Friday, November 21, 2008

AJC Alarmed by Latest IAEA Report on Iran's Nuclear Program

/PRNewswire-USNewswire/ -- AJC is alarmed by the International Atomic Energy Agency's (IAEA) latest report, which indicates that Iran has produced 630 kilograms of low-enriched uranium. According to nuclear physicists, this amount of low-enriched uranium is roughly sufficient to make one atomic bomb.

"The harsh reality is that Iran has defied repeated international demands and continued its enrichment program, widely believed to be for military purposes," said AJC Executive Director David A. Harris.

While additional steps are required to actually create the bomb, including further enrichment and design of the bomb itself, this development represents yet another ominous milestone in the Iranian effort to achieve nuclear weapons capability.

"This week's IAEA report on the Iranian nuclear program, coupled with earlier studies, should serve as a pressing wake-up call for the international community," said Harris. "It is high time for the UN Security Council, the European Union and key nations with ties to Iran to adopt further measures -- political, commercial and financial -- to ensure that Iran gets the clear message that 'it can't have its yellow cake and eat it, too.'"

Moreover, with nearly 4000 centrifuges at work to enrich uranium, and ambitions to increase that number rapidly, Iran is unquestionably seeking additional low-enriched uranium.

"The sanctions enacted to date, while laudable in their intent, have not yet had the desired impact," said Harris. "The international community must ratchet up the pressure, while leaving the door open to the diplomatic solution that Tehran has spurned for years. The stark alternative is a nuclear Iran, which would trigger a nuclear arms race among its neighbors and pose an unprecedented threat to regional and global security."

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Tuesday, November 18, 2008

Troops Kill, Detain Militants in Afghanistan Operations

Coalition forces killed 10 armed militants and detained 13 suspects during multiple operations aimed at disrupting the Taliban and Haqqani terrorist networks in Afghanistan's Nangarhar and Khowst provinces yesterday, military officials reported.

In Acheen, six armed militants were killed and 10 suspected militants were detained during a coalition forces operation targeting a regional Taliban commander.

Intelligence suggests the man is responsible for coordinating and directing bombing attacks against Afghan and coalition forces and innocent civilians in an effort to destabilize the region, officials said.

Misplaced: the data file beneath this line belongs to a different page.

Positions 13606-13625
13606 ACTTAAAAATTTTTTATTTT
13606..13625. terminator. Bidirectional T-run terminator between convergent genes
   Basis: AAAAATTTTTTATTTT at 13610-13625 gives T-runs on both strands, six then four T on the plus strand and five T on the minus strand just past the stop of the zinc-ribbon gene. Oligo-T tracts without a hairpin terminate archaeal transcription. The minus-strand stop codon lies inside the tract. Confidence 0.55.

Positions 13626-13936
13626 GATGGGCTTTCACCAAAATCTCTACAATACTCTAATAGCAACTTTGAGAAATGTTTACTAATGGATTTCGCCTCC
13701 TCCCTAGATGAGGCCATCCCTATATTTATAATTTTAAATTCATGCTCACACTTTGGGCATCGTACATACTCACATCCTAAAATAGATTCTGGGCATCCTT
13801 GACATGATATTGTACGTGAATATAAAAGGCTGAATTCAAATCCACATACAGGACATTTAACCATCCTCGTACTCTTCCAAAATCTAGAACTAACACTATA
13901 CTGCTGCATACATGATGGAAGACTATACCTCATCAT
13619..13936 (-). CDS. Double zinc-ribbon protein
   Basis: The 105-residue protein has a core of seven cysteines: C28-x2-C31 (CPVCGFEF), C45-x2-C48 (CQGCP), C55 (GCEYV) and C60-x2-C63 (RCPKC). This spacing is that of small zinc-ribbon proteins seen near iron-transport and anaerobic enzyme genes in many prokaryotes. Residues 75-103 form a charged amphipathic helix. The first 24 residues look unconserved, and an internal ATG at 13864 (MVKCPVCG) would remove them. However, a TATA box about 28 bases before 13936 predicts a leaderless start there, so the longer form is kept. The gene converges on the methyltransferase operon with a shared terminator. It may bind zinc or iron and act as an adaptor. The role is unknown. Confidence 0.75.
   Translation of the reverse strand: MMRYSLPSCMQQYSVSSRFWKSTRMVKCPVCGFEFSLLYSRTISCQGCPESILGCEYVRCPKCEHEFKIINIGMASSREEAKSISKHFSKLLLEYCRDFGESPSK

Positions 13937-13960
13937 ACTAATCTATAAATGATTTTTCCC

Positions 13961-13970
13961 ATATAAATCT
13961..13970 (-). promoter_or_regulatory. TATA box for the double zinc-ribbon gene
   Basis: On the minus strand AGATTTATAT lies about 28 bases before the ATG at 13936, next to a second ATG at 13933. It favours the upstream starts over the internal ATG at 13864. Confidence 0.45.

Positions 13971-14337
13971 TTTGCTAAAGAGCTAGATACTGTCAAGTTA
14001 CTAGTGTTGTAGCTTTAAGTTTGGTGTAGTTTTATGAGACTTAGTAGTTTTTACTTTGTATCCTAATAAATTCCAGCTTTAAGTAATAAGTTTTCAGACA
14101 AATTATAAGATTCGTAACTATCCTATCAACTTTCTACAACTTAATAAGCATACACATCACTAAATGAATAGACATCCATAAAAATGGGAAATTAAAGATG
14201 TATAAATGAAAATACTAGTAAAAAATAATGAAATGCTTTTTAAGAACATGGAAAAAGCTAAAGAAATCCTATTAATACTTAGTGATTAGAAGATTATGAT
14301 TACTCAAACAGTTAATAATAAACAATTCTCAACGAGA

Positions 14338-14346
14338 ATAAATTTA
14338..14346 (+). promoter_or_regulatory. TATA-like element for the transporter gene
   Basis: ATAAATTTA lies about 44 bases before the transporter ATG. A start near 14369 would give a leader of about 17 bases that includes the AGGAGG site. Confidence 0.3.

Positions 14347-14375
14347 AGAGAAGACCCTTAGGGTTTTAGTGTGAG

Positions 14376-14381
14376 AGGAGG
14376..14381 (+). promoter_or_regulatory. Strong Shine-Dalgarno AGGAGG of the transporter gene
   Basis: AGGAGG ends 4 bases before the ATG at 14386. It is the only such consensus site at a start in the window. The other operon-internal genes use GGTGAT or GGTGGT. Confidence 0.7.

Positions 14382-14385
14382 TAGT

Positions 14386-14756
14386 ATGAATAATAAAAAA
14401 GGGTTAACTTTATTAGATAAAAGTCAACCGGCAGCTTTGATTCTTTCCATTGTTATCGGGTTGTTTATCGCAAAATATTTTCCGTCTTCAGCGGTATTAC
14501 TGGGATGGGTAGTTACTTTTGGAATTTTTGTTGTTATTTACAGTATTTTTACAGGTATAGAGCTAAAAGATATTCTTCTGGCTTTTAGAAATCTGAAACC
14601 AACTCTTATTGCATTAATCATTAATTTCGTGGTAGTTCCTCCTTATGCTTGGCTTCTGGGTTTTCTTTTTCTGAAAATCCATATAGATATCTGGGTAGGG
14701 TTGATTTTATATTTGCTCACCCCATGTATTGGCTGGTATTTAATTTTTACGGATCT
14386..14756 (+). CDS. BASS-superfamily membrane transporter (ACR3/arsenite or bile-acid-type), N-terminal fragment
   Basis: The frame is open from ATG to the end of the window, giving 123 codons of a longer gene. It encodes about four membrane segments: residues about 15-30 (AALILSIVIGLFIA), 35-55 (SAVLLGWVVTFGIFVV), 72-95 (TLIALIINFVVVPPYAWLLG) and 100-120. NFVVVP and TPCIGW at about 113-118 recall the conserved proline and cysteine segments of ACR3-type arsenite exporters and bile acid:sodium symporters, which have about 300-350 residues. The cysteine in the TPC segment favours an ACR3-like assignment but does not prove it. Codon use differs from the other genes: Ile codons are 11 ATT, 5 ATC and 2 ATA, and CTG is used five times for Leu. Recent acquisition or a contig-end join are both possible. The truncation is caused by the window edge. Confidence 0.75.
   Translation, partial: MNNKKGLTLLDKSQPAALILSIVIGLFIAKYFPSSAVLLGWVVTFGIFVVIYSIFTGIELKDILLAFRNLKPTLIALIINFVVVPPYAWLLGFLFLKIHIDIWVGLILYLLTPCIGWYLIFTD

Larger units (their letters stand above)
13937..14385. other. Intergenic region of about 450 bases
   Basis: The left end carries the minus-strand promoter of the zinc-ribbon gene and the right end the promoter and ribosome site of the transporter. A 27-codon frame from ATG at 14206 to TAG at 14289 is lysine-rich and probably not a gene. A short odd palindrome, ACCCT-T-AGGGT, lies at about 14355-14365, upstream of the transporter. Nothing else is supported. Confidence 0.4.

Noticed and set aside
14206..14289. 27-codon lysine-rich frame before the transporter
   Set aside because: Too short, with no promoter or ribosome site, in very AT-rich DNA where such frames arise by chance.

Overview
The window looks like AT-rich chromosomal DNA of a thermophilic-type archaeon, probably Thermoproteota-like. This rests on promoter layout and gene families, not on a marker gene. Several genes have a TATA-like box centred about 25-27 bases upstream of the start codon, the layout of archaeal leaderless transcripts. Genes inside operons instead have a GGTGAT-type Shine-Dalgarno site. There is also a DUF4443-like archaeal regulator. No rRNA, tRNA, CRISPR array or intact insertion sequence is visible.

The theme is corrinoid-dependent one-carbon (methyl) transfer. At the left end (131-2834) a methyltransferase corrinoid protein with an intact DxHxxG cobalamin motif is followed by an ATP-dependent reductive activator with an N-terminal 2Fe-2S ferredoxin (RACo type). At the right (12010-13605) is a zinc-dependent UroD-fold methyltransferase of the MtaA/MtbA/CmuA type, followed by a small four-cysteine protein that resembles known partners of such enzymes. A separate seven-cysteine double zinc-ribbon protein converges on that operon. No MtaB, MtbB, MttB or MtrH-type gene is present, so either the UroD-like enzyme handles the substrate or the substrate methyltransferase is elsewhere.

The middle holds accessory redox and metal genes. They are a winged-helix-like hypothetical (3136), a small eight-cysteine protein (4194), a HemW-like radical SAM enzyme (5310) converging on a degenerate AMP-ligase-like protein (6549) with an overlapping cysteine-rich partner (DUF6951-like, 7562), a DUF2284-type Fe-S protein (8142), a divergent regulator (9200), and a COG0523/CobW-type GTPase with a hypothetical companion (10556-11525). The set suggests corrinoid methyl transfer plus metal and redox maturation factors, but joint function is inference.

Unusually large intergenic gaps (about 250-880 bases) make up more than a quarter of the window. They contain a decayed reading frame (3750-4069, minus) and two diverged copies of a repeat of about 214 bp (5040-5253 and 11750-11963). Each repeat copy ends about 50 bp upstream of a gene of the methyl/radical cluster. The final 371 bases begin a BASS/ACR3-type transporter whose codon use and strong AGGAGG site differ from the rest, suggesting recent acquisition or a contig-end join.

As the force approached the compound, multiple groups of armed militants came out of the buildings and attempted to maneuver on the force. One group took up fighting positions on a ridgeline and engaged the force with small-arms fire. Coalition forces engaged two groups of armed militants with precision close-air support. Other groups of militants were not engaged by coalition forces in an effort to protect potentially innocent civilians who may have been among them, officials said.

A search of the compound revealed rocket-propelled grenades, AK-47 assault rifles and other military equipment. Twelve women and 40 children were protected by the force during the operation, officials said.

In the Spera district of Khowst province, coalition forces killed one militant and detained two others while targeting a Haqqani operative believed to coordinate and direct attacks against the Afghan government and coalition forces in the province.

During the operation, the force came under direct fire from inside the compound. Coalition forces attempted to neutralize the threat by returning small-arms fire. Unable to do so, the force used close-air support to protect themselves, officials said. One armed militant was killed and one was wounded as a result of the strike. The wounded militant was treated by coalition medical personnel. A third suspected militant was detained without incident.

In Khowst's Sabari district, coalition forces targeted a known Haqqani associate who supports and assists with the movement of foreign fighters into the region. He is also suspected of facilitating roadside-bomb attacks in the region.

As the force approached targeted militants, they failed to follow directions and displayed hostile intent. Realizing the threat, the force engaged the militants with small-arms fire, killing three armed men. One suspected militant complied with the force's instructions and was detained without incident.

Elsewhere, Afghan and coalition forces killed two militants and destroyed three roadside bombs during operations Nov. 6 and 7 in the Nahr Surkh district of Helmand province.

The combined forces were on a patrol when they identified two militants attempting to detonate a bomb along the road. As combined forces drew closer, the two militants attacked the patrol with small-arms fire. Afghan and coalition forces responded with small-arms fire, killing the two militants.

A security sweep of the area near the engagement led to the discovery of three command-detonated bombs, all of which were safely detonated on site.

(Compiled from U.S. Forces Afghanistan news releases.)

Afghan, Coalition Officials Investigate Claims of Civilian Casualties

11/10/08 Afghan government officials and Afghan and coalition forces traveled Nov. 6 to the Shah Wali Kot district of Afghanistan's Kandahar province to investigate claims of civilian casualties in recent operations.

Results of the joint investigation to date indicate 37 civilians were killed and 35 others were wounded in a battle after a combined Afghan and coalition patrol was ambushed in the village.

The combined forces met with village elders in Wech Baghtu to discuss the Nov. 3 battle. Village elders told the joint investigation team that insurgents who were not from their village came in large numbers to Wech Baghtu. The elders acknowledged that insurgents fired at Afghan and coalition forces from some of the villagers' homes while using the homes for cover.

The villagers also said that insurgents prevented families from leaving the village, which officials said indicates a deliberate attempt to cause civilian casualties.

The Afghan and coalition forces patrol was taking accurate fire from the high ground, was separated from its relief unit by an improvised roadblock and used close-air support to suppress enemy fire.